Agribusinesses compete to support school

Eben Dönges primary school in Bothaville in the Free State has enlisted the support of the private agriculture sector in an innovative way, says Annelie Coleman.

Agribusinesses compete to support school
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The Eben Dönges primary school consists of 300 learners from Bothaville and the neighbouring township Khotsong. In order to accommodate the multi-language learners, the classes are small, comprising not more than 25 learners.

This means at least 13 additional teaching posts for which the school is financially responsible. “This is why the support of the community and the private sector play such an important role in making it possible for us to afford our learners the best possible education,” says Eben Dönges principal Johan van Niekerk.

The school’s maize and soya bean production competition is its flagship fundraiser. The soya bean competition has been running for the past three years. “I’m not at liberty to disclose the amount of money we’ve collected over the years, but its
effect has been invaluable in our quest to provide top class education,” says Johan.

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The grains are planted and harvested by the participating producers. The plot that shows the biggest profits at the end of the season wins the competition. Profits earmarked for the school are calculated after the competitors’ input costs have been deducted.

Land is leased from local farmers and planted with seed donated by Monsanto. Some 17ha were planted to soya in the past production season.

Agrilogix, Soygro, MFBI, Microbial Solutions and Agchem took part in the most recent competition, and the land was divided into 2,85ha plots for each soya provider.

Competition rules
MFBI, Microbial Solution and BASF have already committed to the 2015/2016 season, says JB van den Berg, co-ordinator of the soya competition. “The 2014/2015 average soya yield was 2,5t/ ha lower than previous years because of the drought in the western summer grain production region,” he adds. “For the 2015/2016 season we plan to change the rules of the competition

so as to only accommodate four participants planting trials of their latest cultivars without competing with each other. The profits will still be earmarked for the school.”

Dfert, Omnia, Agrilogix, Profert, Greenlands and Triomf took part in the past production season’s maize competition
This consists of six 2,64ha plots. The two top companies, Agrilogix and Omia, realised average yields of 3,11t/ha and 3,07t/ha in the 2014/2015.

“They did well, given the last year’s devastating drought,” says maize co-ordinator Eduard Dreyer. “We haven’t sold the maize yet, but we’ve worked on a maize price of R2 800/t to determine profits.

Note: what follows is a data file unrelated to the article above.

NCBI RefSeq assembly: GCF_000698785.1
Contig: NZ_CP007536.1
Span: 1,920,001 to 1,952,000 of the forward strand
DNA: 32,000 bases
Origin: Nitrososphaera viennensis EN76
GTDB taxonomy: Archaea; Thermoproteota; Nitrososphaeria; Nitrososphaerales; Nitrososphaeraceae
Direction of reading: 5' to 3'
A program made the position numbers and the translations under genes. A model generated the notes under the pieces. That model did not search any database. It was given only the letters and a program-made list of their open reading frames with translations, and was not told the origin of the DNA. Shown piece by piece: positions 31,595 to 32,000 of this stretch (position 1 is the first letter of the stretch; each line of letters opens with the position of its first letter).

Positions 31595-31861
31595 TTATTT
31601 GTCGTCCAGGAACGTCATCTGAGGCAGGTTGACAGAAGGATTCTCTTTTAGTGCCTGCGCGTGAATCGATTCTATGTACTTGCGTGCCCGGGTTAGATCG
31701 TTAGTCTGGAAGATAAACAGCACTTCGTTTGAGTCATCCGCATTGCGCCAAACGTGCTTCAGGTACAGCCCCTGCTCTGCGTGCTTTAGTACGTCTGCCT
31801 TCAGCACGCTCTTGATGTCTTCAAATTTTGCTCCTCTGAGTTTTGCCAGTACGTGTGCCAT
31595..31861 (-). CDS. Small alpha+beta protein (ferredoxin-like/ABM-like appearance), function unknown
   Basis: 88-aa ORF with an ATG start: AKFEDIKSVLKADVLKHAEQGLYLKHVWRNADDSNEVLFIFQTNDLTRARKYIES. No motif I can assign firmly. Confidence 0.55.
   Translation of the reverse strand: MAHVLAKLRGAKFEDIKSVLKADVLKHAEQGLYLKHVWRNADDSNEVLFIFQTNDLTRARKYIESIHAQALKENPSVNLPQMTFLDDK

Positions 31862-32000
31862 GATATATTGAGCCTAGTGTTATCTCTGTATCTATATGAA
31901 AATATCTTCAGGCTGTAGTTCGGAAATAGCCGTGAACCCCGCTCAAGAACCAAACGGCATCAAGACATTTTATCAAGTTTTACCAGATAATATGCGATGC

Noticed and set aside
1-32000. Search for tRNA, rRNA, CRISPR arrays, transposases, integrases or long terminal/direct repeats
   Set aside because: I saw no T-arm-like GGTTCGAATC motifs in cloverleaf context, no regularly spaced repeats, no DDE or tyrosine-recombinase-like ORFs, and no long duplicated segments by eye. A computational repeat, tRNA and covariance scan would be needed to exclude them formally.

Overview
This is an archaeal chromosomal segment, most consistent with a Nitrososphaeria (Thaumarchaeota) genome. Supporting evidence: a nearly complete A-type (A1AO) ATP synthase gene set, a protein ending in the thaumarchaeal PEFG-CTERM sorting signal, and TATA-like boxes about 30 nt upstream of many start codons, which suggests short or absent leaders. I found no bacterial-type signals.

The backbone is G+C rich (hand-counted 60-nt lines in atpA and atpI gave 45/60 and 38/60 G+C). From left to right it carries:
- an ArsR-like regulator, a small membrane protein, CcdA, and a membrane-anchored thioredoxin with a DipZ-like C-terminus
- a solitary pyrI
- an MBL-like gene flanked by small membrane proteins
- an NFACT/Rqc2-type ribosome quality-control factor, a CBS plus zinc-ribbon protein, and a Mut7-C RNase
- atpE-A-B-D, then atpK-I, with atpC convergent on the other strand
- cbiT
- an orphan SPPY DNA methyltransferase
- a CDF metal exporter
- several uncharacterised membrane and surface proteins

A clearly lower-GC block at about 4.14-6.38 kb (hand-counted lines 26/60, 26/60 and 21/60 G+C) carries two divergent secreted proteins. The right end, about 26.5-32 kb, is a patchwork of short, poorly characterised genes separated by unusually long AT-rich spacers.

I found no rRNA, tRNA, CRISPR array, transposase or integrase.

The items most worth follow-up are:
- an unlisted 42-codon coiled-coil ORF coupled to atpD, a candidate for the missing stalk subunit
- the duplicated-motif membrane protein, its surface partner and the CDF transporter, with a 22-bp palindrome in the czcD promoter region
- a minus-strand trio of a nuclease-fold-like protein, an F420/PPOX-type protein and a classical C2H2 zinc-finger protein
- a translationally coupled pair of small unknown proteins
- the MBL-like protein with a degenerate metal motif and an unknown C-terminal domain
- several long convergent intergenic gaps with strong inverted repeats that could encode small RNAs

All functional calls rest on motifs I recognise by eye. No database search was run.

“The project has been so successful over the years that we’re planning on expanding it in future.“

The projects also teach learners the true value of agriculture and highlight the crucial role that farmers play in ensuring food security for South Africa, the economics of grain production, dependence on the environment and climatic conditions and all the other factors determining profitable grain production.

Nurturing a love for the land
Learners regularly visit the different grain plots to keep abreast of the practicalities of production. “The soya and maize competitions are not merely fundraising projects,” says Johan. “We also try to foster a love for the land and an appreciation for agriculture with our learners through this initiative. That’s also one of the reasons we have a vegetable garden.”

Through its grain projects, the school is able to keep fees relatively low. “We are a proud school, committed to the best possible education for each child in our care – from the youngest one in the pre-primary classes to the oldest Grade 7 learner,” says Johan.

“In order to achieve that goal we need the involvement of the entire community. Our grain project underscores the support we get. With the money we earned in this way we can afford to give our learners a little bit extra.

“A maize kernel and a soya bean are very small, but through the commitment of the farming community and the agricultural business sector we have been able to amass enough of each to make a significant difference in our school.

“We can never thank all the role players enough for their input and commitment.”

Phone Eben Dönges School at 056 515 2591.

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Annelie Coleman represents Farmer’s Weekly in the Free State, North West and Northern Cape. Agriculture is in her blood. She grew up on a maize farm in the Wesselsbron district where her brother is still continuing with the family business. Annelie is passionate about the area she works in and calls it ‘God’s own country’. She’s particularly interested in beef cattle farming, especially with the indigenous African breeds. She’s an avid reader and owns a comprehensive collection of Africana covering hunting in colonial Africa, missionary history of same period, as well as Rhodesian literature.